2 Japanese People Evacuated From Wuhan Have Pneumonia Symptoms

By Reuters
January 29, 2020COVID-19share

Two Japanese nationals evacuated on the first chartered flight from Wuhan, epicenter of the coronavirus epidemic, have pneumonia symptoms but a coronavirus diagnosis has not been confirmed, hospital representatives said on Jan. 29.

Among 206 Japanese nationals evacuated to Tokyo on Wednesday, four passengers showing symptoms of fever or coughing were taken to a hospital designated for infectious disease. Two showed signs of having pneumonia following scans.

A fifth passenger who later fell ill and was taken to a different hospital in Tokyo is not showing symptoms of the virus but is being monitored.

Other passengers have been asked to return home or stay at a nearby hotel after a check-up, Chief Cabinet Secretary Yoshihide Suga said.

Japan, Coronavirus Outbreak
Wearing masks, Takeo Aoyama and Takayuki Kato, who were evacuated by a Japanese chartered plane from Wuhan, speak to reporters after they arrive at Haneda airport in Tokyo on Jan. 29, 2020. (Akira Tomoshige/Reuters)

Japan has confirmed seven patients have the virus, including a Japanese tour bus driver who had been infected after coming into contact with Chinese visitors—the first reported case of a possible transmission inside Japan, according to the health ministry.

“I was extremely worried that I was stuck there while the situation was changing very rapidly,” Takeo Aoyama, a Nippon Steel employee, told reporters at the airport after being evacuated from Wuhan, which is in virtual lockdown.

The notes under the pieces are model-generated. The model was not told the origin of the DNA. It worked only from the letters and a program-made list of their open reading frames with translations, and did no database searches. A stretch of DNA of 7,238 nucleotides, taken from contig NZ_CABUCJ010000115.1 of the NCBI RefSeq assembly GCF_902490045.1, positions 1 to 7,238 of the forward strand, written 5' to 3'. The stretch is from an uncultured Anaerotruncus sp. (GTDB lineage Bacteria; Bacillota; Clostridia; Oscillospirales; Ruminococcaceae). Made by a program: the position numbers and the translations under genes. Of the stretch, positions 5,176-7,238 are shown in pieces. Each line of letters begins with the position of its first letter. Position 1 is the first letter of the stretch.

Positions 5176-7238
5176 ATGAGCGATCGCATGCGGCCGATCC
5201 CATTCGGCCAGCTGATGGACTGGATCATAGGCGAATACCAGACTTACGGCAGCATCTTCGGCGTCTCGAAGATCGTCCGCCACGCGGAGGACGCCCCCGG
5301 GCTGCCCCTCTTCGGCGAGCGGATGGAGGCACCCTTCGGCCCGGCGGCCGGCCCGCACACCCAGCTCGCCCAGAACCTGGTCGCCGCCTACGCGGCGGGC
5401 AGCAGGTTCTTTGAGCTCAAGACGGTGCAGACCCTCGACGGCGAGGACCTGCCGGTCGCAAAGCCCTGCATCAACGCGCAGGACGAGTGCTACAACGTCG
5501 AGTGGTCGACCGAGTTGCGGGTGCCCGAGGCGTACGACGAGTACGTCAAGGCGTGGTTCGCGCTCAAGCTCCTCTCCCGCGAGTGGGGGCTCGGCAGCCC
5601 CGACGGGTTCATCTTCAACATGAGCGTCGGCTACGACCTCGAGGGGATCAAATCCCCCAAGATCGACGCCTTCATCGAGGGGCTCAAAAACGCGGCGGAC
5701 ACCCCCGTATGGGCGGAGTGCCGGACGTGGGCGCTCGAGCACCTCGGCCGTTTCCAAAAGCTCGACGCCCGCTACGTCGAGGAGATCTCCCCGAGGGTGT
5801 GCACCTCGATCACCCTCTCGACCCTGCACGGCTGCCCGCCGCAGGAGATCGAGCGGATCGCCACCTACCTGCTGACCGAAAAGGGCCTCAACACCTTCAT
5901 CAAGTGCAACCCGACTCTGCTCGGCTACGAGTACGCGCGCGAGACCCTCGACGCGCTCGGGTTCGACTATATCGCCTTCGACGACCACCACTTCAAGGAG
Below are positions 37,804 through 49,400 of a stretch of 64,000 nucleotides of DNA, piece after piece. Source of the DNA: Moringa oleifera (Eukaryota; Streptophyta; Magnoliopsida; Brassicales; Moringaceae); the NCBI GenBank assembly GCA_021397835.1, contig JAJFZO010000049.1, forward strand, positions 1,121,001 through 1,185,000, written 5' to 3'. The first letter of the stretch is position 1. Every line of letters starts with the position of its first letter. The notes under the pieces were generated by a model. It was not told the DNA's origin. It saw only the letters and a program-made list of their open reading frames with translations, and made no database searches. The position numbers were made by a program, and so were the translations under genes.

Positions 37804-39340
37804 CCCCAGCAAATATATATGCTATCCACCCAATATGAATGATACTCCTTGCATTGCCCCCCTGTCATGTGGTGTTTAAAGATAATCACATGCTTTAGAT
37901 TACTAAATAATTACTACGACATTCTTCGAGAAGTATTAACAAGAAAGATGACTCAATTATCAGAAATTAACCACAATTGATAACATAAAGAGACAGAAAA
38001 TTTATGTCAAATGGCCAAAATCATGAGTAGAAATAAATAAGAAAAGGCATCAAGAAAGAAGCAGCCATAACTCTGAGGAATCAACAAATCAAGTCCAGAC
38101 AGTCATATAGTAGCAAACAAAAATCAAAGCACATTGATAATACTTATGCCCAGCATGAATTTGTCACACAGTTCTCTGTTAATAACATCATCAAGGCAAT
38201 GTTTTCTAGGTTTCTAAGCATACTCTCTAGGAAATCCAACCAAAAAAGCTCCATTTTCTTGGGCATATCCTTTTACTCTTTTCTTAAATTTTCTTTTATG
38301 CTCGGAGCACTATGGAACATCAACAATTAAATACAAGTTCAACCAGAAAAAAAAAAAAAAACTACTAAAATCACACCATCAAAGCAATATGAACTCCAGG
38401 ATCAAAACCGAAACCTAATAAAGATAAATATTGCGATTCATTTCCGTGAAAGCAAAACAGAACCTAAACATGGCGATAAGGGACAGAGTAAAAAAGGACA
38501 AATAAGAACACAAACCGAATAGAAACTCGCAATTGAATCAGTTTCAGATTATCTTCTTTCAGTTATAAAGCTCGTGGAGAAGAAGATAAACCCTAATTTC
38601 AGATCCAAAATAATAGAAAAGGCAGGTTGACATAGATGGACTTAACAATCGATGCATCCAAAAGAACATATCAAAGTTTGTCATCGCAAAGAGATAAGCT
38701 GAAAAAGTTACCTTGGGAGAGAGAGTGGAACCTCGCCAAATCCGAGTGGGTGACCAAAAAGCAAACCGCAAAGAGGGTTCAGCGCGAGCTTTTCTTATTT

“I feel really relieved now that I have been brought back in a speedy manner like this on a chartered flight,” said Aoyama, who was wearing a mask.

Wuhan patient
Medical staff members wearing protective clothing to help stop the spread of a deadly virus which began in the city, arrive with a patient at the Wuhan Red Cross Hospital in Wuhan, China, on Jan. 25, 2020. (Hector Retamal/AFP via Getty Images)

The government has said that a total of 650 Japanese citizens were hoping to be evacuated, and that it was making arrangements for additional flights. The government will set up a special task force to deal with the epidemic on Thursday, Prime Minister Shinzo Abe said.

“We must act with the understanding that the situation is now different. We have come to a new stage,” Health Minister Katsunobu Kato said in parliament, a day after confirmation of the first suspected person-to-person infection within Japan.

By Akira Tomoshige, Kiyoshi Takenaka, Sakura Murakami, Chang-Ran Kim, and Sam Nussey

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